Just 2km north of the CBD, this park offers a peaceful retreat from the city nestled in the middle of the Outback. The ponds attract a number of local birds and you’ll also spot peacocks roaming around. The grounds feature a miniature Bavarian Castle, and also a children’s playground. Adjacent to the park is the dog-friendly Kalgoorlie Arboretum, set on 26ha of native bush representative of the Great Western Woodlands and featuring bushwalks through the eucalyptus; there’s also a picnic area and small dam that attracts birds like red wattlebirds and mistletoe birds.
Boulder Town Hall
The main reason to visit this part of town is to admire the magnificent, Heritage-listed Boulder Town Hall. Built in 1908, this Federation Free Classical-style building captures the spirit of the turn-of-the-century Goldfields and is truly eye-catching, with its white clock tower and verandas contrasting against the red bricks. Inside, cast-iron pillars support an elevated horseshoe-shaped seating veranda with ornate balustrade. Over the decades the hall has hosted numerous musical performances, including Victorian opera singer Dame Nellie Melba.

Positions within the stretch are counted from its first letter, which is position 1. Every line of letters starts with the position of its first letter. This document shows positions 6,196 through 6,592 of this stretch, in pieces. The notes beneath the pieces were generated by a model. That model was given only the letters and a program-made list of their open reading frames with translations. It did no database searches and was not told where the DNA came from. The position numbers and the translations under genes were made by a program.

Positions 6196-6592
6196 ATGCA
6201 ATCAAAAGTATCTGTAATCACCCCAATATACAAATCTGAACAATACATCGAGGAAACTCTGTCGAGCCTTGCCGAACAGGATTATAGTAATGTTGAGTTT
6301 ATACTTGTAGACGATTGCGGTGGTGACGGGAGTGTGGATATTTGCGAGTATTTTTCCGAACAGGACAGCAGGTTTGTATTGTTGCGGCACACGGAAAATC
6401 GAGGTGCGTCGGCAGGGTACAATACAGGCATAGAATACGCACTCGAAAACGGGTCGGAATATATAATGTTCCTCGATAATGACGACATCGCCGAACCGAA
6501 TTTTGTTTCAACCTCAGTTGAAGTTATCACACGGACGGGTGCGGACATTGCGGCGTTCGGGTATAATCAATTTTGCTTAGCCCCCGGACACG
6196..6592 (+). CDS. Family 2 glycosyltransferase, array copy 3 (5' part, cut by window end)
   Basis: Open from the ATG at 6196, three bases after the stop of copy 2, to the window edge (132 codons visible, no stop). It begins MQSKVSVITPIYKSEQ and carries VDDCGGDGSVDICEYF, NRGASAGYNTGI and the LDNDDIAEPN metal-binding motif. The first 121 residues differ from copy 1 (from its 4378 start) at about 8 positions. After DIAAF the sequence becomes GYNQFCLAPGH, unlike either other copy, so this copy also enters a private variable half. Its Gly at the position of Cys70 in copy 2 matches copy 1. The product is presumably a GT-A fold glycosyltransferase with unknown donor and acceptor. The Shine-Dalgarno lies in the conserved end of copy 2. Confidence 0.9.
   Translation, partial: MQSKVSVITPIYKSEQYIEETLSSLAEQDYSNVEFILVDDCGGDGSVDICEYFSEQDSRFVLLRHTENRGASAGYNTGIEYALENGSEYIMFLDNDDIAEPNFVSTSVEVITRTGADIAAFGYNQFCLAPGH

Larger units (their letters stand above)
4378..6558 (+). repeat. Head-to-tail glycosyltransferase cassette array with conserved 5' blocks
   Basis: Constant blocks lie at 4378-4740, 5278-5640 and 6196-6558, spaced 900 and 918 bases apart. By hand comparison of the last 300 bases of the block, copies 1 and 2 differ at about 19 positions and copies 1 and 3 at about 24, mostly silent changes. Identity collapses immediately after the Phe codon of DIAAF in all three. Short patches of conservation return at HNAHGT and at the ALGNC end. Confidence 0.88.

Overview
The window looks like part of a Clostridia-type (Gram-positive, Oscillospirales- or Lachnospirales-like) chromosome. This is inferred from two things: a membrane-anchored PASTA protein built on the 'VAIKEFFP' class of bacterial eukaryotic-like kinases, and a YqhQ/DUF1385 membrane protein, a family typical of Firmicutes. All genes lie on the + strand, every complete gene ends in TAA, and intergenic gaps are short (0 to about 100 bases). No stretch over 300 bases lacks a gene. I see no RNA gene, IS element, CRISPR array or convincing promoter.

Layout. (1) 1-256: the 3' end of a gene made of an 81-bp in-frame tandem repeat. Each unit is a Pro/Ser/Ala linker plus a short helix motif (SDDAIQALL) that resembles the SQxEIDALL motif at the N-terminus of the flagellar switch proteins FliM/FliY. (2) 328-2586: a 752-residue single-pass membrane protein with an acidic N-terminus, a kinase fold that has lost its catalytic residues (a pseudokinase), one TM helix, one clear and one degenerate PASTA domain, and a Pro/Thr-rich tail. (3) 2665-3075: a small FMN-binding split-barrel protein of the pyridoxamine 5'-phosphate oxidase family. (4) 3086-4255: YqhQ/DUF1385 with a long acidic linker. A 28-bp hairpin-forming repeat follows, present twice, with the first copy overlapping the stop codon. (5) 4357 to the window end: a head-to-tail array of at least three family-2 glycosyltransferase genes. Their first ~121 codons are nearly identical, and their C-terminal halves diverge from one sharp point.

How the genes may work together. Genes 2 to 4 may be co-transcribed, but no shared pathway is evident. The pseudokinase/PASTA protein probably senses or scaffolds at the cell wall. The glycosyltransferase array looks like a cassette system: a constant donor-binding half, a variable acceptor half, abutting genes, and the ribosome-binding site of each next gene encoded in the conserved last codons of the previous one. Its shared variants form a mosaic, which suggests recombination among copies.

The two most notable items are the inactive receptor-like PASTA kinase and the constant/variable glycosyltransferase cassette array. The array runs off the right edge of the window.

Inside the theatre is the Goatcher Curtain, considered a priceless work of art – one of the last working stage curtains in the country, it was painted by Philip Goatcher with a depiction of the Bay of Naples and Mount Vesuvius. It gets lowered on Tuesdays, Wednesdays, Thursdays and Boulder Market Days. The Town Hall also contains the Local History Archive and the Goldfields War Museum which covers the involvement of local residents in wars from the Boer War to the 21st century, though artefacts, documents and images.
Travel to Kalgoorlie-Boulder
Kalgoorlie is the terminus of the Great Eastern Highway, 600km/7 hours from Perth. It forms a T-junction with the Goldfields Highway, which travels south to Norseman (190km/2 hours) and Esperance (400km/4 hours) and north to Leonora (235km/2½ hours) and Wiluna (530km/5½ hours).
Transwa’s Prospector train connects Kalgoorlie and Perth (7hrs; from $93), while Transwa coaches run to Esperance three times per week (5hrs; from A$63).
Qantas and Virgin Australia offer flights to Perth from Kalgoorlie-Boulder Airport (1hr), about 5km southwest of the Kalgoorlie CBD directly to the west of Burt Street in Boulder. You will need to take a taxi into town as there’s no public bus, but it’s a short enough trip.